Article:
Middle Phase: People who are paying attention begin to notice the increase in volume. More individuals then start buying, and the stock's price skyrockets. You can still enter here but understand the risks.
Late/FOMO Phase: Word about the stock spreads across social media and online forums. Thus, fear of missing out—commonly referred to as FOMO—takes hold, and more retail investors join in. The stock is taking off at this point.
Profit Taking Phase: Sometimes, after a few days, buying peaks, and the early adopters begin cashing out. Just like the buying phase, the selling phase becomes a chain reaction as people fear losing money. This is where the price goes down.
To make money on these Reddit stocks, you need to know how to take advantage of this system.
Meme Stock FAQs
Here is a list of some of our most frequently asked questions about meme stocks.
At Schaffer's Investment Research, it is our mission to bring you actionable and educational information. If we haven't answered one of your questions below, please contact us for live trading support.
What is a retail investor?
A retail investor is also sometimes referred to as an individual investor. They are not professional investors but instead tend to execute all of their trades through online brokerage firms, mobile applications, and other types of accounts.
What is shorting a stock?
Shorting a stock, also known as "short selling," is a technique that experienced investors and hedge fund managers use to create enormous profits. It can be risky, in that there is a potential to lose a lot of money too.
According to the U.S. Securities and Exchange Commission (SEC), "A short sale generally involves the sale of a stock you do not own (or that you will borrow for delivery). Short sellers believe the stock price will fall or are seeking to hedge against potential price volatility in securities that they own.
If the stock price drops, short sellers buy the stock at a lower price and profit. If the cost of the stock rises, short sellers will incur a loss. Investors may use short selling for many purposes, including to gain from an expected drop in a security's price, to provide liquidity in response to unanticipated buyer demand, or to hedge the risk of a long position in the same safety or a related security."
What does "meme" mean?
According to Merriam-Webster Dictionary, a meme is "an idea, behavior, style, or usage that spreads from person to person within a culture; an amusing or interesting item or genre of items that is spread widely online especially through social media." Graphic memes have become a popular form of communication on social networking sites like Facebook, Instagram, TikTok, Reddit, and Youtube.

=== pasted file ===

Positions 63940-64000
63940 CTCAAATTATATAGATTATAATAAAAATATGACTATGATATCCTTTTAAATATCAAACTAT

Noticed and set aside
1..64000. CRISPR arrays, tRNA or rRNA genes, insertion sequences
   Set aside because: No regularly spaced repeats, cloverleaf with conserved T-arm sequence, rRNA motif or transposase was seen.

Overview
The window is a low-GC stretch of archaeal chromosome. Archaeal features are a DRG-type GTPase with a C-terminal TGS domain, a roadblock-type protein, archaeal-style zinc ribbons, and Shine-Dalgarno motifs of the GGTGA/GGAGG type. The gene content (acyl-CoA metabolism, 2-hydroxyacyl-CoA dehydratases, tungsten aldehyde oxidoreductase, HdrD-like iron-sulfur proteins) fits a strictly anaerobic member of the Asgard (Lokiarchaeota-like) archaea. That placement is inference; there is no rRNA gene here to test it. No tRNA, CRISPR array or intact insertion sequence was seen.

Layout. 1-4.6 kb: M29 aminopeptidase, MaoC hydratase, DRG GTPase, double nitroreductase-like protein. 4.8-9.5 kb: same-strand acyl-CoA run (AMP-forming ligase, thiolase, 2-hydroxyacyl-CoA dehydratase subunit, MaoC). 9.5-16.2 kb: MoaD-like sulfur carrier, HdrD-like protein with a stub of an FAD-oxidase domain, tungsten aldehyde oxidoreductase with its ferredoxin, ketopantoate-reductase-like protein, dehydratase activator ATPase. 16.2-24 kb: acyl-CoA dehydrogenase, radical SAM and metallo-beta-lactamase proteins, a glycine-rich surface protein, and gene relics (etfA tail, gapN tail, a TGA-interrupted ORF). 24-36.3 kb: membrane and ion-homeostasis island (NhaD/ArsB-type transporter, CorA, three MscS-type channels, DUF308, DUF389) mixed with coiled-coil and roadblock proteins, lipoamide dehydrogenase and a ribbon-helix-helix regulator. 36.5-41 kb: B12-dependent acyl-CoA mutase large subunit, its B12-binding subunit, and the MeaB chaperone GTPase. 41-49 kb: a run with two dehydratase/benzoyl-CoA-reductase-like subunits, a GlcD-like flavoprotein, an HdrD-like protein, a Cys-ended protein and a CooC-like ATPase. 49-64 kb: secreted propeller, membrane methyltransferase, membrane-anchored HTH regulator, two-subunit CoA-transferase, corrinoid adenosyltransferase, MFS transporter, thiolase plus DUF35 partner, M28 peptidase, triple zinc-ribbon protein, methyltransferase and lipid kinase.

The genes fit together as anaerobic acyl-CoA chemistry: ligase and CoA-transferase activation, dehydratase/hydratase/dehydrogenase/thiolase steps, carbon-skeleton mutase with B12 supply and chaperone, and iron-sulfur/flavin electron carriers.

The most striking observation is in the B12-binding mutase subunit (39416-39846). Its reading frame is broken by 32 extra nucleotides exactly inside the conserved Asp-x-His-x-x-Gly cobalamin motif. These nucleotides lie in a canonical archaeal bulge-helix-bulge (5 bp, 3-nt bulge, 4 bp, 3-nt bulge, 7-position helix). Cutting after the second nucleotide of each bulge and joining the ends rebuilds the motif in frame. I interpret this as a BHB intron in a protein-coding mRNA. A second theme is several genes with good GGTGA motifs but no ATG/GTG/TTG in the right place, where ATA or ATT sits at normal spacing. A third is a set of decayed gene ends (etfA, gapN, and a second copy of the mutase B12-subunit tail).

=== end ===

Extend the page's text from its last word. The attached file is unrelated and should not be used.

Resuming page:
If I want to start investing in these stocks, do I need to pay attention to Reddit?
Yes, it is recommended to pay attention to Reddit and YouTube if you want to invest in these stocks. Because so much of the demand is driven by these platforms, it is essential to keep a pulse on their chatter, especially if you are interested in being ahead of the market and knowing ideal times to sell.
Do you think "meme" stocks will become irrelevant as the pandemic comes closer to an end?
The answer here is uncertain but unlikely. There is a chance that once people begin interacting and traveling as the threat of COVID-19 starts to lessen that these stocks will become less relevant in the marketplace. However, later institutions for many years have been using this technique to experience higher gains. Unless specific regulations are passed to forbid this type of trading, you have to believe that retail investors will continue to execute these trades.
Is the Securities and Exchange Commission (SEC) suspicious of these stocks?
In May 2021, the New York Times (NYT) reported that "Gary Gensler, the new chairman of the Securities and Exchange Commission, said at a House Committee on Financial Services hearing that the SEC's staff has been working on a report addressing the issues raised by the GameStop episode that will be released this summer. He also said new rules may be needed for brokerage apps that turn stock trading into a game or contest, a method called gamification."
We will see what is released this summer and if there are any significant implications from this report. But, the SEC is watching to understand the environment around these trades better. At this time, no current regulations are forbidding this type of trading.
Meme stocks are driven by viral engagement on a social media website; they can be highly volatile. Even if you decide that Reddit stocks are too risky for your portfolio, it is beneficial to keep a tab on what smaller traders are doing in the marketplace. If you want to invest, understanding the Reddit stock cycle is essential to support at the right time to get the best return possible.
The views and opinions expressed herein are the views and opinions of the author and do not necessarily reflect those of Nasdaq, Inc.